Daniel J. Weitzner is the Founding Director of the MIT Internet Policy Research Initiative and holds the 3Com Founders Principal Research Scientist named position at the MIT Computer Science and Artificial Intelligence Lab. He teaches Internet public policy in MIT’s Electrical Engineering and Computer Science Department.
He has led research on new accountable systems to improve privacy in large-scale data analytics platforms, is developing new methods for cyber risk measurement, and serves as one of the lead investigators of the MIT Private Automated Contact Tracing Initiative (PACT), which pioneered the COVID-19 exposure notification designed now implemented by Apple and Google.
Weitzner was United States Deputy Chief Technology Officer for Internet Policy in the White House where he led initiatives on privacy, cybersecurity, copyright, and digital trade policies promoting the free flow of information. He was responsible for the Obama Administration’s Consumer Privacy Bill of Rights and the OECD Internet Policymaking Principles.
Weitzner is a founder of the Center for Democracy and Technology, led the World Wide Web Consortium’s public policy activities, and was Deputy Policy Director of the Electronic Frontier Foundation.
Jennifer Zhu Scott
Jennifer Zhu Scott is the Executive Chairman of The Commons Project, a nonprofit public trust established to build global digital infrastructure as public good. Prior, she was the founder of Radian Partners, focusing on direct investment in Artificial Intelligence and deep tech.
Jennifer was Forbes Word’s Top 50 Women in Tech in 2018. She is a China Fellow of the Aspen Institute and has a dual Fellowship at The Royal Institute of International Affairs (Chatham House) under the Asia Pacific Program and the Digital Society Initiative. She is a Council Member at the Data Policy Council of the World Economic Forum, where she served for the China Council and the Future of Blockchain Council. WEF named Jennifer as a Young Global Leader in 2013. Jennifer studied Applied Mathematics at Sichuan University and holds an MBA in Finance from Manchester Business School, where she earned distinction with her research on PE/VC in China and was awarded as a Distinguished Alumni. She completed the public policy and leadership program at Yale University in 2013, Harvard Kennedy School in 2016, and Oxford University in 2017. In 2018, she joins Princeton University’s inaugural executive education program focused on energy sustainability and leadership.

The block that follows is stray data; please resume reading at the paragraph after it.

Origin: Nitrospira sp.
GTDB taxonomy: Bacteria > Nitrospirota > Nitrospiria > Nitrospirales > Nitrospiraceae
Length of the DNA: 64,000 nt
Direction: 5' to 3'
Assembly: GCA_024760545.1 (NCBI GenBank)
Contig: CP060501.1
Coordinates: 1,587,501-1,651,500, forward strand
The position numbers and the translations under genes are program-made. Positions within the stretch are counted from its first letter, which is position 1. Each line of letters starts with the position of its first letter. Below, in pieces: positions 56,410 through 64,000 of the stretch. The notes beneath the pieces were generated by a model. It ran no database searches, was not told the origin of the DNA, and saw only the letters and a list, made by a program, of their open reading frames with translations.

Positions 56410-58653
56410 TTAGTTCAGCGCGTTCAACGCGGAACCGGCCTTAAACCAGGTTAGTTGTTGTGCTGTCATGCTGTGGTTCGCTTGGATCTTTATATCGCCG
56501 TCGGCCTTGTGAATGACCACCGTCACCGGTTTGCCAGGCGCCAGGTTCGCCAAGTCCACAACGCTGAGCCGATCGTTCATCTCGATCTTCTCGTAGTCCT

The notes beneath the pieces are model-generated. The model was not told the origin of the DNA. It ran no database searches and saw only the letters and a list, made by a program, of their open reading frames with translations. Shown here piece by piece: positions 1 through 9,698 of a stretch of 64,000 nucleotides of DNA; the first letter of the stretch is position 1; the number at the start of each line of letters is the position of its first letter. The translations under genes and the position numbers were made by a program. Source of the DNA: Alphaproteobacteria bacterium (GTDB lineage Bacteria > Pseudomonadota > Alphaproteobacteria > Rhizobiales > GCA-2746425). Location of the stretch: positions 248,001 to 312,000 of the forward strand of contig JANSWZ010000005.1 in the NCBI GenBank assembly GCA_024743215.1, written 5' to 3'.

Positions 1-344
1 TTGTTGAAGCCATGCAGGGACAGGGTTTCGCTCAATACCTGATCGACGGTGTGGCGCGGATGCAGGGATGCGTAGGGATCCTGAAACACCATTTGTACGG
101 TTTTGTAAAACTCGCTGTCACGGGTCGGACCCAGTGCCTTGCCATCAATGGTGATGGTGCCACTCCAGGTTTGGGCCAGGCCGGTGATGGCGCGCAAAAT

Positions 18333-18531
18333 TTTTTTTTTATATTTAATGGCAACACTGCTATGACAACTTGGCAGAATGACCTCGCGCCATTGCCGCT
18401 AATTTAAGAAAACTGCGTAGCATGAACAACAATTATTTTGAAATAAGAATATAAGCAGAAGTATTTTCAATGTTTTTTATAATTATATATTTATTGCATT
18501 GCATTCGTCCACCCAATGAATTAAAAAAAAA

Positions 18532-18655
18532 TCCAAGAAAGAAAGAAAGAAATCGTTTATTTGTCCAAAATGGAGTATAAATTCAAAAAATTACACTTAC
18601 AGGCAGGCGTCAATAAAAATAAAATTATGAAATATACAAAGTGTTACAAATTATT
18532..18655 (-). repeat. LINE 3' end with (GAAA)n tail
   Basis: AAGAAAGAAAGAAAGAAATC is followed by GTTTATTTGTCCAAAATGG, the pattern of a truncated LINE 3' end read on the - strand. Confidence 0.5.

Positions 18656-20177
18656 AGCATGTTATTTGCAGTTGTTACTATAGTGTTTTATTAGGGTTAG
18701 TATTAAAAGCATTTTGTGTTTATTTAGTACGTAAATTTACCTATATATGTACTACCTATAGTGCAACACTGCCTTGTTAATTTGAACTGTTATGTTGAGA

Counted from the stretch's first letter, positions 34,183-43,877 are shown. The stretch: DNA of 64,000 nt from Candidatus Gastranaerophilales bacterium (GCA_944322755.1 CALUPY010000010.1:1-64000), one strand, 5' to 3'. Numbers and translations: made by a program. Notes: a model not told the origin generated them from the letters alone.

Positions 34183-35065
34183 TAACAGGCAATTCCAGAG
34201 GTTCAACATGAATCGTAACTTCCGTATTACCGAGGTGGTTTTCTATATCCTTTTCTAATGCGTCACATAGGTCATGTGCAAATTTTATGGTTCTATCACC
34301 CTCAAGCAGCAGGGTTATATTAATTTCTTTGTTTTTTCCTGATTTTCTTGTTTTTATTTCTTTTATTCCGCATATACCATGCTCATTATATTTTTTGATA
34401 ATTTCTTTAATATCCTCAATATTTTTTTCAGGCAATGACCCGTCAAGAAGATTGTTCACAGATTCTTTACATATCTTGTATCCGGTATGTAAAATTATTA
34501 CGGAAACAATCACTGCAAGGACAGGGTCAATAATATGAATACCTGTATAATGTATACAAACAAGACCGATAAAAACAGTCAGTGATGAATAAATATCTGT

Jennifer is a frequent public speaker and published writer on AI, data ownership, and China’s digital monetary strategies. Her TED Talk on data ownership has more than 2 million views. In 2017, she debated against the notion of Universal Basic Income at Oxford Union. At Davos in 2018, she debated against Nobel Prize winner Prof. Robert Shiller and Swedish Central Bank Deputy Governor Cecilia Skingsley on Crypto Assets. She is the lead author or co-author of numerous White Papers by the World Economic Forum and a Senior Technical Consultant to the Season 5 and 6 of the HBO show Silicon Valley.